The plan for the this small tutorial is to do the following:
Create a simple scene where the player is initially represented by a tank (made of simple boxes) and is controlled using the arrow keys.
Add networking capabilities so that this scene can be played by (and shared amongst) several players over the same network.
This will be done step-by-step and all the networking aspects will be covered in details, so that you get a solid grasp of implementing a simple networked game; once you understand how to create such a game, you will be able to transfer these skills to a game of your choice.
Memory Usage [Image from http://help.infragistics.com/
We all do it!
Yet, this is a topic that rarely receives attention: memory allocation and performance; When our game has been created and that functionalities have been implemented, we would typically use a profiler to try to identify issues that may slow down our code; this being aid, many of the bottlenecks detected by the profiler, may be prevented by coding defensively and avoiding some common pitfalls; these are often linked to garbage collection, memory allocation, and speed of access; in this post, we will start to talk about the heap and the stack, explain what these terms mean, how and why data are stored in these, and how to optimize our code to use them wisely and efficiently. Continue reading →
In this short tutorial, we will be looking at creating levels from a text file; this will involve;
Creating a text file accessible from a resources folder within your project
Reading this file line by line
Instantiating objects based on the value read in the file
This technique can be used to create multiple levels very easily. This will at least do two things for you: (1) it will make it possible to modify the structure of the level without having to modify the code, and (2) to create individual files for each level.
As you build-up your game development skills, you may often be on the look-out for your next game idea; often, this happens to be a difficult process; you may feel stuck first, wondering, how you will be able to find an idea that is both original and challenging for the players; so, in this post, I will cover a few principles that you can start to use to draft and start to design the key mechanics and goals for your game. Continue reading →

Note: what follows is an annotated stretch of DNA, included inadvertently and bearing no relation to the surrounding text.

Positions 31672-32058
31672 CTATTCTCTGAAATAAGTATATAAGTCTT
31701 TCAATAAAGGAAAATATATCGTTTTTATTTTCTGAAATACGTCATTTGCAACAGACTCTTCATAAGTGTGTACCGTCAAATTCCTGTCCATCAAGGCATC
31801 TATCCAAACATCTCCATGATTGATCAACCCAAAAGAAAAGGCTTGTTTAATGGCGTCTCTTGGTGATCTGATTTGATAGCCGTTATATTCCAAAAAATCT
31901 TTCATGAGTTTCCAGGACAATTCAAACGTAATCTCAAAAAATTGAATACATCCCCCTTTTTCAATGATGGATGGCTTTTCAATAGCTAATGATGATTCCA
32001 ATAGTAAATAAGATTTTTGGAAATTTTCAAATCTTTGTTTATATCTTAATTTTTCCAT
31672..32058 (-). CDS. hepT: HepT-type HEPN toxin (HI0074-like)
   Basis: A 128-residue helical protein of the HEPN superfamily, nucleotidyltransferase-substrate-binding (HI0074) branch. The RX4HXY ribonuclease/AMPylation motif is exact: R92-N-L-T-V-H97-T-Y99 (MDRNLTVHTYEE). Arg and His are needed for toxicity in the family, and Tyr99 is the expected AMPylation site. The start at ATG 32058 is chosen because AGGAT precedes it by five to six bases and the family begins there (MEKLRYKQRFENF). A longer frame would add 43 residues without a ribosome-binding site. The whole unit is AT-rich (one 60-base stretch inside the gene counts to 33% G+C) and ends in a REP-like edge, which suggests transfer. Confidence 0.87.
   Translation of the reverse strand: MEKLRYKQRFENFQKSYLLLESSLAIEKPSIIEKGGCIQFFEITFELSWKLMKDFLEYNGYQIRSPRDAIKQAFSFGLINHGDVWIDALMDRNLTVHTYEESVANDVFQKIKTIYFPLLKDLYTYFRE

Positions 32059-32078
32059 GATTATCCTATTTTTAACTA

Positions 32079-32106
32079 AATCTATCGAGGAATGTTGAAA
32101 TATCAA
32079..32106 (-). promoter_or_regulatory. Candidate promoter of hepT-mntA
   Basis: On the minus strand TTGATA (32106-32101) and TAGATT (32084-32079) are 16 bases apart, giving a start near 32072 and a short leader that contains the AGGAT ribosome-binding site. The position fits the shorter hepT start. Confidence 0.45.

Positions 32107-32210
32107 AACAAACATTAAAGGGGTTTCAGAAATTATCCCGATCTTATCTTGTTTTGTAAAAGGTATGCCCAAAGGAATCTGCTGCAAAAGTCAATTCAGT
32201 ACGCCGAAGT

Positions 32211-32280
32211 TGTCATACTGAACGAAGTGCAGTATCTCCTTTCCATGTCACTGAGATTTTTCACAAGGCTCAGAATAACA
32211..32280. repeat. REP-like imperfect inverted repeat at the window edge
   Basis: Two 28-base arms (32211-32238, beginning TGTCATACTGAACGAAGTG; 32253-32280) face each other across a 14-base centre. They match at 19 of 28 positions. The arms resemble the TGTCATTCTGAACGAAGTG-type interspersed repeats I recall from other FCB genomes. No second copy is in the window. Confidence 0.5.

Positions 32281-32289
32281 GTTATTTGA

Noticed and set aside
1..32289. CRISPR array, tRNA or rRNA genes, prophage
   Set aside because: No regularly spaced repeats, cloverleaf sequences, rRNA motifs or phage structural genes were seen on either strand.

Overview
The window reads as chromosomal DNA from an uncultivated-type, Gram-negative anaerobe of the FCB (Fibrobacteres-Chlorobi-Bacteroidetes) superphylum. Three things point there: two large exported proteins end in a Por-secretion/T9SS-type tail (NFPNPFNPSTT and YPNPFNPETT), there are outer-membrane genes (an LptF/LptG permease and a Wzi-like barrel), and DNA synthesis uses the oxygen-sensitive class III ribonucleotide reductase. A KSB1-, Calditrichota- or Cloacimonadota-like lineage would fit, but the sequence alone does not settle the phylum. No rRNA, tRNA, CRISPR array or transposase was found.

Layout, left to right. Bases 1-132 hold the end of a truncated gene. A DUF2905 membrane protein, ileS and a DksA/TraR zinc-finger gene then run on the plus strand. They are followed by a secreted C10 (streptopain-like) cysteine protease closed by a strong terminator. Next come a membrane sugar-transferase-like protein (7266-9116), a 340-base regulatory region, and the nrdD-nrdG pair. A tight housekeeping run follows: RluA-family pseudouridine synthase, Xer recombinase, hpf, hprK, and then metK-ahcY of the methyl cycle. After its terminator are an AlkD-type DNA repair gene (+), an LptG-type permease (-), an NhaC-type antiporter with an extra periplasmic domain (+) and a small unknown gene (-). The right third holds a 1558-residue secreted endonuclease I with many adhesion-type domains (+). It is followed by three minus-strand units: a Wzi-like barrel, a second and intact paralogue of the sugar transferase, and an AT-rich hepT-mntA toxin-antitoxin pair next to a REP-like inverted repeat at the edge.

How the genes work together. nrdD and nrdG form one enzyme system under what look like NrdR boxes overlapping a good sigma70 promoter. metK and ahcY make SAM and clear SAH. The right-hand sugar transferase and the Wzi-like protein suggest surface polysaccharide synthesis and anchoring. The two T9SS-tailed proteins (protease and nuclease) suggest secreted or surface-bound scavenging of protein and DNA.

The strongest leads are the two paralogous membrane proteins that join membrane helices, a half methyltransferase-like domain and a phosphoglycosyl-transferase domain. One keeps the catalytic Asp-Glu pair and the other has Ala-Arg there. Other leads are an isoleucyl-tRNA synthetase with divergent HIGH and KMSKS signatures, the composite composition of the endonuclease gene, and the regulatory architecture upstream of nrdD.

When you create a game, what you want is to get people to play it, but also keep them, playing until they have reached the end. You want to keep them engaged. Now, this can be achieved by implementing great game mechanics (see previous posts) and you need to increase their positive feelings (e.g., amusement, excitement, etc.) but also decrease their negative feelings (e.g., frustration). So today’s post will focus on the later: how to reduce player’s frustrations and make sure that they enjoy (and keep playing) your game.
Today, we will have a look at input fields. These fields can be extremely useful in your game for a wide range of applications, including: saving user’s name, or asking the user the question and recording the answer. This tutorial will be very short and to the point and should only require 7-10 minutes of your time. So ready, set…
When you start making games, and you have built-up reasonable skills to create what you’d like, it is always interesting to look at how you could improve the game play and make it more fun. Ideally, you’d do that initially in a brief design document, but it’s always possible to add small tweaks that really improve the game; these don’t need to be very complicated, but small changes can make a big difference. So these 5 simple tips should help.